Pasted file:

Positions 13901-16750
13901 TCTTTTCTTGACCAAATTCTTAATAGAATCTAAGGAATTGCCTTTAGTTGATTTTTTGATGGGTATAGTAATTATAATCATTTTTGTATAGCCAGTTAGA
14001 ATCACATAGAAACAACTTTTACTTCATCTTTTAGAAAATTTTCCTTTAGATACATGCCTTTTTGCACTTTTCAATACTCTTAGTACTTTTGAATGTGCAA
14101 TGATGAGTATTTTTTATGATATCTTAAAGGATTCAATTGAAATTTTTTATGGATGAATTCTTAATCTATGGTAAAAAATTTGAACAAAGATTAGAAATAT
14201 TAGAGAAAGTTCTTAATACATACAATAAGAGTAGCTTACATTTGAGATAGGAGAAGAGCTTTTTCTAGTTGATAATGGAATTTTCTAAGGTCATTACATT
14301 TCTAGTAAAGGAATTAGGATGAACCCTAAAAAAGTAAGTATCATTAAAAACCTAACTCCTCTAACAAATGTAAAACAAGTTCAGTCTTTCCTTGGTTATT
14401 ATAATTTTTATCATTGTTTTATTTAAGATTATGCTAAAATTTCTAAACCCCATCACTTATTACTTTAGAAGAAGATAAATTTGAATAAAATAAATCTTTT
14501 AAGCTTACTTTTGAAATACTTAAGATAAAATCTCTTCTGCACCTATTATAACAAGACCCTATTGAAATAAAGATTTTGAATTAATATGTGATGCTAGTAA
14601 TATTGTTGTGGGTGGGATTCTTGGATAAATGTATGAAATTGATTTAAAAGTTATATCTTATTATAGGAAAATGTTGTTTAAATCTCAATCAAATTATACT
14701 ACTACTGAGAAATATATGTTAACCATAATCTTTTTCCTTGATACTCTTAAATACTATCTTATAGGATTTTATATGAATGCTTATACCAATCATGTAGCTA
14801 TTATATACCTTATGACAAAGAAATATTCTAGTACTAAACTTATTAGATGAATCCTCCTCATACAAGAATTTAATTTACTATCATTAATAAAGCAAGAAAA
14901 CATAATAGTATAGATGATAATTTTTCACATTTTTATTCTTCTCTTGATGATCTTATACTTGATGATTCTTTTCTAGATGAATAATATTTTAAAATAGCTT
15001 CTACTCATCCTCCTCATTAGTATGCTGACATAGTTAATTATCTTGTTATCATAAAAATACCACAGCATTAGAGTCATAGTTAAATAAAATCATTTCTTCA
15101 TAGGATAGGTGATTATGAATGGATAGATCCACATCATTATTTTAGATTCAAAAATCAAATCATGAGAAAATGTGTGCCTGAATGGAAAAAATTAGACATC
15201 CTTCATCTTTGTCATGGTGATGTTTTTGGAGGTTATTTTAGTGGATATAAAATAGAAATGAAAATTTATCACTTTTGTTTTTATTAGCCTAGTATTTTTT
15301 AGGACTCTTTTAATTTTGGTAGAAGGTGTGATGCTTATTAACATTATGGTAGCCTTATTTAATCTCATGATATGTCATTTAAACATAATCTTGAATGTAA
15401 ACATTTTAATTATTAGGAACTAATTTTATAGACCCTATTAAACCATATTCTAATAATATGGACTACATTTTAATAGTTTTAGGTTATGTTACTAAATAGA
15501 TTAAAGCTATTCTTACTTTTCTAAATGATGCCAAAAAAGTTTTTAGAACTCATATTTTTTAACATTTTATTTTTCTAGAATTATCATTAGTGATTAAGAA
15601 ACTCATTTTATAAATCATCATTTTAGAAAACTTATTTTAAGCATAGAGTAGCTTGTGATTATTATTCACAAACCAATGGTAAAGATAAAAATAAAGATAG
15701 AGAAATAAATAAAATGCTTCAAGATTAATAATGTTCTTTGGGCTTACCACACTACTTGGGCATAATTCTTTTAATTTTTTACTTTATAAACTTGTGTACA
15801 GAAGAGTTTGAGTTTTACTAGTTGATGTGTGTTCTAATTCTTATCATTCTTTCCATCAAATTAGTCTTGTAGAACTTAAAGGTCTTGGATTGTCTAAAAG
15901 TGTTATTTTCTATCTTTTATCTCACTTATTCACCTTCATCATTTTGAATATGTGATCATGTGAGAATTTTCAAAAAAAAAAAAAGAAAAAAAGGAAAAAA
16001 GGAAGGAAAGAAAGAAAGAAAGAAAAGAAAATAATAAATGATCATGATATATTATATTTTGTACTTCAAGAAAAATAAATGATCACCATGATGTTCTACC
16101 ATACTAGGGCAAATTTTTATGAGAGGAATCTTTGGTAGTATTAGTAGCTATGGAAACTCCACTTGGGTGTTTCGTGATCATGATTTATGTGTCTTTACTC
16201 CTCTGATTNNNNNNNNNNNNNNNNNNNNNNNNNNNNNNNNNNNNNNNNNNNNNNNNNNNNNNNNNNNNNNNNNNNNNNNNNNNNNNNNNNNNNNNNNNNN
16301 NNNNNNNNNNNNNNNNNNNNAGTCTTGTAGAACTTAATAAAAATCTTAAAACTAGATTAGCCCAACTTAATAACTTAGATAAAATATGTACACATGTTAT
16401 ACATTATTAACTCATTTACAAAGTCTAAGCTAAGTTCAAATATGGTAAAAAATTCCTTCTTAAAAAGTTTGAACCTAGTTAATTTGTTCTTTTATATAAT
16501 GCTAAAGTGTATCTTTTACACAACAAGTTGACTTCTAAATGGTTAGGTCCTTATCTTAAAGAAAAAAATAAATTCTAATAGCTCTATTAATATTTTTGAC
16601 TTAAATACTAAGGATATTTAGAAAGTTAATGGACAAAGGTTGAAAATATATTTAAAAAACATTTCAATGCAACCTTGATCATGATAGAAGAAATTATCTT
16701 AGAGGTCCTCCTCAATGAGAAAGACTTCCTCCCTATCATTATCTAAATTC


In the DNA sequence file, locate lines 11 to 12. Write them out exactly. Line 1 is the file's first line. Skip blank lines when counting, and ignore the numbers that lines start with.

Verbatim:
14801 TTATATACCTTATGACAAAGAAATATTCTAGTACTAAACTTATTAGATGAATCCTCCTCATACAAGAATTTAATTTACTATCATTAATAAAGCAAGAAAA
14901 CATAATAGTATAGATGATAATTTTTCACATTTTTATTCTTCTCTTGATGATCTTATACTTGATGATTCTTTTCTAGATGAATAATATTTTAAAATAGCTT